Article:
As the 3×3 grid underlies the order-3 finite projective plane,
whose 13 points may be modeled by
the 13 symmetry axes of the cube,
so the 5×5 grid underlies the order-5 finite projective plane,
whose 31 points may be modeled by
the 31 symmetry axes of the dodecahedron.

See posts tagged Galois-Plane Models.

Five by Five

Filed under: General — Tags: , — m759 @ 12:00 AM

You are here > Home > Mystery > Contact (1997) > Five by Five

"This is Control. Do you copy?"
"Reading you five by five…"

Wednesday, November 26, 2014

Class Act

Filed under: General,Geometry — Tags: — m759 @ 7:18 AM

Update of Nov. 30, 2014 —

For further information on the geometry in
the remarks by Eberhart below, see
pp. 16-17 of A Geometrical Picture Book ,
by Burkard Polster (Springer, 1998). Polster
cites a different article by Lemay.

A search for background to the exercise in the previous post
yields a passage from the late Stephen Eberhart:

The first three primes p = 2, 3, and 5 therefore yield finite projective planes with 7, 13, and 31 points and lines, respectively. But these are just the numbers of symmetry axes of the five regular solids, as described in Plato's Timaeus : The tetrahedron has 4 pairs of face planes and comer points + 3 pairs of opposite edges, totalling 7 axes; the cube has 3 pairs of faces + 6 pairs of edges + 4 pairs of comers, totalling 13 axes (the octahedron simply interchanges the roles of faces and comers); and the pentagon dodecahedron has 6 pairs of faces + 15 pairs of edges + 10 pairs of comers, totalling 31 axes (the icosahedron again interchanging roles of faces and comers). This is such a suggestive result, one would expect to find it dealt with in most texts on related subjects; instead, while "well known to those who well know such things" (as Richard Guy likes to quip), it is scarcely to be found in the formal literature [9]. The reason for the common numbers, it turns out, is that the groups of symmetry motions of the regular solids are subgroups of the groups of collineations of the respective finite planes, a face axis being different from an edge axis of a regular solid but all points of a projective plane being alike, so the latter has more symmetries than the former.

[9] I am aware only of a series of in-house publications by Fernand Lemay of the Laboratoire de Didactique, Faculté des Sciences de I 'Éducation, Univ. Laval, Québec, in particular those collectively titled Genèse de la géométrie  I-X.

— Stephen Eberhart, Dept. of Mathematics,
California State University, Northridge, 
"Pythagorean and Platonic Bridges between
Geometry and Algebra," in BRIDGES: Mathematical
Connections in Art, Music, and Science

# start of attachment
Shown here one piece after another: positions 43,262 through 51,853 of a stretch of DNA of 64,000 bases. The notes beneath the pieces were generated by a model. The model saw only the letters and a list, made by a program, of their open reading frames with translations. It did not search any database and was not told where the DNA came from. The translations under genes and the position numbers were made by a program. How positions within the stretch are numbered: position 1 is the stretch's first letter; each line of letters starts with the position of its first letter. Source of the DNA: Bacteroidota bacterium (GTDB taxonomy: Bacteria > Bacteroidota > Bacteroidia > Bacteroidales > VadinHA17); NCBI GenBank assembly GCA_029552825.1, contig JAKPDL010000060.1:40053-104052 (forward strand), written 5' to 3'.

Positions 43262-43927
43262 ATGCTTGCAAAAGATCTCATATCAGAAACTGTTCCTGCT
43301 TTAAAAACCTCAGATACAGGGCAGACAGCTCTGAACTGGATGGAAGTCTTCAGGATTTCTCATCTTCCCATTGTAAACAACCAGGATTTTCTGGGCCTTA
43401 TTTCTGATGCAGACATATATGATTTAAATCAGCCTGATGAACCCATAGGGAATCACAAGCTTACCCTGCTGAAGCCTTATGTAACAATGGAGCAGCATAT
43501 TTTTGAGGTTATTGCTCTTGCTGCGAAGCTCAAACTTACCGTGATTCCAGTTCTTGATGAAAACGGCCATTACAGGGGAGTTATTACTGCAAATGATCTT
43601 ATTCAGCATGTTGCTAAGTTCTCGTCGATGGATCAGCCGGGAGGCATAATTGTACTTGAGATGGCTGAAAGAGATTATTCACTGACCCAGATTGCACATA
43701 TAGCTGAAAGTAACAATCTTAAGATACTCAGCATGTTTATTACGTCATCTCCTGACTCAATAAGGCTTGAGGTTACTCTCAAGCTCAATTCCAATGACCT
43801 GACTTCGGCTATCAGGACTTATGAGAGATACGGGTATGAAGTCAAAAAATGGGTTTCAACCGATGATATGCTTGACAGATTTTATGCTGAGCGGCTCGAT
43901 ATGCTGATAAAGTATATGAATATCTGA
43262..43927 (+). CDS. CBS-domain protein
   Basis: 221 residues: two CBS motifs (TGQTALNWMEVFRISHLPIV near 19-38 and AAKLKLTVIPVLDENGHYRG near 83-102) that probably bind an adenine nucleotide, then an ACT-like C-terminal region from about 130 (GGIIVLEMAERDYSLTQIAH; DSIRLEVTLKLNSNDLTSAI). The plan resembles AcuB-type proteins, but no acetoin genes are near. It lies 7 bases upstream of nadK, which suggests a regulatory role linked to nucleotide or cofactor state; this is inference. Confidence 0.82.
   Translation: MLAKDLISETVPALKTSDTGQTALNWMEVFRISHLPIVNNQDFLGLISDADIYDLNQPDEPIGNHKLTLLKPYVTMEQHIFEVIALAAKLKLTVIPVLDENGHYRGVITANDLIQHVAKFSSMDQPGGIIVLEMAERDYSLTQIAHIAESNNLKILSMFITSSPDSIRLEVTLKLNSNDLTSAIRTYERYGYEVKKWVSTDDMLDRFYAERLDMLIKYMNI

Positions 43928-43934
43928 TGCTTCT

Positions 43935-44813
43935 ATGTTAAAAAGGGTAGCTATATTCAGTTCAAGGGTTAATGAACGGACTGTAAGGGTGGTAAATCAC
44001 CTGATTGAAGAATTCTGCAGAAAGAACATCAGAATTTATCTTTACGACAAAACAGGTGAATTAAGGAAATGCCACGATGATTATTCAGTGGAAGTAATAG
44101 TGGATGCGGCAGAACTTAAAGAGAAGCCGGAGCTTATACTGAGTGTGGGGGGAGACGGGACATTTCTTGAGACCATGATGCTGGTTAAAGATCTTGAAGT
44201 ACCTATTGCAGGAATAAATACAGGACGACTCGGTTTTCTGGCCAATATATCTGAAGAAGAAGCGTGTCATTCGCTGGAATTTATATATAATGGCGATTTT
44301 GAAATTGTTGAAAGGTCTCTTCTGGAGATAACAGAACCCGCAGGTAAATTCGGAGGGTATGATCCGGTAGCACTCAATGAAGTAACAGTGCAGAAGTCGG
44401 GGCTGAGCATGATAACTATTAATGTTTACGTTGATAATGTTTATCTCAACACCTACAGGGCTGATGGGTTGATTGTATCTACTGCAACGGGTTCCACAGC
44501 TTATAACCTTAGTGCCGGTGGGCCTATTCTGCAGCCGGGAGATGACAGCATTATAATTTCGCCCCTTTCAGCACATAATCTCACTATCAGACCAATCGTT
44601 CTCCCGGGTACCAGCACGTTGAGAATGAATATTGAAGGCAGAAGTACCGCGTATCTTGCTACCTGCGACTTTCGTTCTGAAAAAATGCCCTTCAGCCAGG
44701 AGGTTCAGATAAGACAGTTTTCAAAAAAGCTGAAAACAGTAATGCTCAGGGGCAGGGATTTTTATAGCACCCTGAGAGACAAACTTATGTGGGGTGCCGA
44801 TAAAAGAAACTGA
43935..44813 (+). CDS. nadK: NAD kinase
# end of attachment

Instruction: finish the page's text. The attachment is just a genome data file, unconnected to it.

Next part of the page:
, 1998,

Eberhart died of bone cancer in 2003. A memorial by his
high school class includes an Aug. 7, 2003, transcribed
letter from Eberhart to a classmate that ends…

… I earned MA’s in math (UW, Seattle) and history (UM, Missoula) where a math/history PhD program had been announced but canceled.  So 1984 to 2002 I taught math (esp. non-Euclidean geometry) at C.S.U. Northridge.  It’s been a rich life.  I’m grateful. 

See also another informative BRIDGES paper by Eberhart
on mathematics and the seven traditional liberal arts.

Tuesday, November 25, 2014

Euclidean-Galois Interplay

Filed under: General,Geometry — Tags: , — m759 @ 11:00 AM

For previous remarks on this topic, as it relates to
symmetry axes of the cube, see previous posts tagged Interplay.

The above posts discuss, among other things, the Galois
projective plane of order 3, with 13 points and 13 lines.

Oxley's 2004 drawing of the 13-point projective plane

These Galois points and lines may be modeled in Euclidean geometry
by the 13 symmetry axes and the 13 rotation planes
of the Euclidean cube. They may also be modeled in Galois geometry
by subsets of the 3x3x3 Galois cube (vector 3-space over GF(3)).


   The 3×3×3 Galois Cube 

Exercise: Is there any such analogy between the 31 points of the
order-5 Galois projective plane and the 31 symmetry axes of the
Euclidean dodecahedron and icosahedron? Also, how may the
31 projective points  be naturally pictured as lines  within the 
5x5x5 Galois cube (vector 3-space over GF(5))?

Update of Nov. 30, 2014 —

For background to the above exercise, see
pp. 16-17 of A Geometrical Picture Book ,
by Burkard Polster (Springer, 1998), esp.
the citation to a 1983 article by Lemay.

Thursday, February 28, 2013


Filed under: General,Geometry — Tags: , — m759 @ 1:06 PM

A different dodecahedral space (Log24 on Oct. 3, 2011)—

R. T. Curtis, symmetric generation of M12 in a dodecahedron

Monday, October 3, 2011

Mathieu Symmetry

Filed under: General,Geometry — Tags: , — m759 @ 7:08 AM

The following may help show why R.T. Curtis calls his approach
to sporadic groups symmetric  generation—

(Click to enlarge.)


Related material— Yesterday's Symmetric Generation Illustrated.